But as thrifty as he was, he wasn't cheap, says Paul Luersen, who came to work for Schneider in 1963 as general manager of the Executive Inn. "I can remember the first Christmas I worked for him," Luersen says. "I got a Christmas bonus. I don't even remember the amount, but I was flabbergasted at how much it was."
Though the touches that are in the Galt House now, such as the Rat waterfall and aviary, may sound like expensive luxuries, Moseley is, like her dad, concerned about spending too much. And she has his work ethic, Luersen says. "Mary is different from him in one sense, but in another sense she's got very many of his traits. She has a stubborn streak. She really goes to bat for what she thinks is the right way to do something."
Some would like to see a little more of Schneider in Moseley. McClure says he's particularly looking for one trait, perhaps best described as sure-footedness. "There have been glimpses of something that I've been looking for and smiling to myself when I see it," McClure says. "Her father's genes have come out a couple of times. She's learning to put her foot down and say yes or no in a manner in which a whole room full of men believe her. I've been hoping she'd just rear up in one of these meetings and say what her father would have said."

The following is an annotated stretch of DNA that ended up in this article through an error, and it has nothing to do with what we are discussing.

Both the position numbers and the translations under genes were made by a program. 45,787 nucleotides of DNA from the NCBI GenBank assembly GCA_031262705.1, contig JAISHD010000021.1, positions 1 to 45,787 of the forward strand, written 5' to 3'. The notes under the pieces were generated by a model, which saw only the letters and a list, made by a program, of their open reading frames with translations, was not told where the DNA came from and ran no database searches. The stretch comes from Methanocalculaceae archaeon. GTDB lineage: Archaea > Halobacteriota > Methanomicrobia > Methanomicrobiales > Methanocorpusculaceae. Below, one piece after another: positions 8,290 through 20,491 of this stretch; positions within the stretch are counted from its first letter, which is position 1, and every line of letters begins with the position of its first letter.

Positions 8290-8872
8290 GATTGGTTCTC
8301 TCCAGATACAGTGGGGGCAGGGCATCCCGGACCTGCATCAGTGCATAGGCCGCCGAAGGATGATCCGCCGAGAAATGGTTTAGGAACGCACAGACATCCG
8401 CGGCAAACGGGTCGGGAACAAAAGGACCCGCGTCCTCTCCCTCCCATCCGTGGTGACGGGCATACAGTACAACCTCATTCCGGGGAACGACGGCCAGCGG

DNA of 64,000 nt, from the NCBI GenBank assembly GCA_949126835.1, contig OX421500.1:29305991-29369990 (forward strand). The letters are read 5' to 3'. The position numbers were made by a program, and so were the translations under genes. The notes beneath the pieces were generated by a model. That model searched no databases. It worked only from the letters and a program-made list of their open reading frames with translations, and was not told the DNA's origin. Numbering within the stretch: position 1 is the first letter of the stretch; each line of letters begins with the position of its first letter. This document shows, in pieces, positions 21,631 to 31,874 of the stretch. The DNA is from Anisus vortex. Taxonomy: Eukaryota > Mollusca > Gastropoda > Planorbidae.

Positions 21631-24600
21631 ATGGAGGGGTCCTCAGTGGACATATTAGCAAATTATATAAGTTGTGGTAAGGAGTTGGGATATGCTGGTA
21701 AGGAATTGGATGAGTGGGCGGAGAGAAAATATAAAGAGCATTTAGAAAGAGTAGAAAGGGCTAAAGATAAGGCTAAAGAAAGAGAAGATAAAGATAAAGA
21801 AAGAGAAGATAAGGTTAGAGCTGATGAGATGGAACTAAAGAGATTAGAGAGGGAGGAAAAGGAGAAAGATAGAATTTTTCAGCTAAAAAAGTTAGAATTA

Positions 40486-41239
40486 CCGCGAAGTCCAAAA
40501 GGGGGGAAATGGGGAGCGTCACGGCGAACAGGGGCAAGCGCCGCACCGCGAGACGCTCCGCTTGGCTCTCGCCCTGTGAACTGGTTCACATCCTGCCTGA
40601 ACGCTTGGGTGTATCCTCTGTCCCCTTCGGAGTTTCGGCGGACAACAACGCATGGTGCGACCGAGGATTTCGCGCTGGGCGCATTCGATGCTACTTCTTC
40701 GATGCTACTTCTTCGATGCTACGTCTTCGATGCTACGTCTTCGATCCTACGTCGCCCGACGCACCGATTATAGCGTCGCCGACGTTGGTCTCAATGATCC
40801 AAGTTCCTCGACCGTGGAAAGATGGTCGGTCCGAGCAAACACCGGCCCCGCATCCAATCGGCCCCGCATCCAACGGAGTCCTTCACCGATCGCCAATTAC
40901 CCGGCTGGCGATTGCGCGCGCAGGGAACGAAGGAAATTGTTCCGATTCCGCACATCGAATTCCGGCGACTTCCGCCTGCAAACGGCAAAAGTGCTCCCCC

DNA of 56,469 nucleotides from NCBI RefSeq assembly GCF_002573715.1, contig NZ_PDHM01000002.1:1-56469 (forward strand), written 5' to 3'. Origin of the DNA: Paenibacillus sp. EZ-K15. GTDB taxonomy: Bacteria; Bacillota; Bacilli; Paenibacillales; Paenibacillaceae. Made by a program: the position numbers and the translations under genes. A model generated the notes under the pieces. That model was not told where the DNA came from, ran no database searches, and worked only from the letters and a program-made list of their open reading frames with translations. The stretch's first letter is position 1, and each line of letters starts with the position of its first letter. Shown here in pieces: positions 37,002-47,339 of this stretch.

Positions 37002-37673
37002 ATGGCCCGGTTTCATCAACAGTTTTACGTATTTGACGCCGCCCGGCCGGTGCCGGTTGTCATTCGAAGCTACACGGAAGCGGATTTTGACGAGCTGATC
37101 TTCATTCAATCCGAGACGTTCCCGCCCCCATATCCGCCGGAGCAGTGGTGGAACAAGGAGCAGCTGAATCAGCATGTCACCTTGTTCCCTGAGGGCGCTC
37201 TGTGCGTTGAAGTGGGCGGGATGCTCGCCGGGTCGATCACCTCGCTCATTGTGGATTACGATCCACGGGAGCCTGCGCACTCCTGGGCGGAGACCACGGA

Moseley says her plans for the future, though, are ones she and her siblings have come up with on their own. While Schneider turned down chances to build hotels in other cities, Moseley likes that idea, even up against the big chains. She's attracted by the possibility of directing her father's company into more of a hotel business, getting away from office buildings and other interests, and making it more streamlined.
As she sees it, the true gamble would have been do nothing. Investing in the center of Louisville will keep the Schneider's portfolio running strong, she says. "We have to stay competitive," Moseley says. "We have to do the same things the other cities are doing to remain competitive. Coming back to the hub of the city and building it up is going to sell us."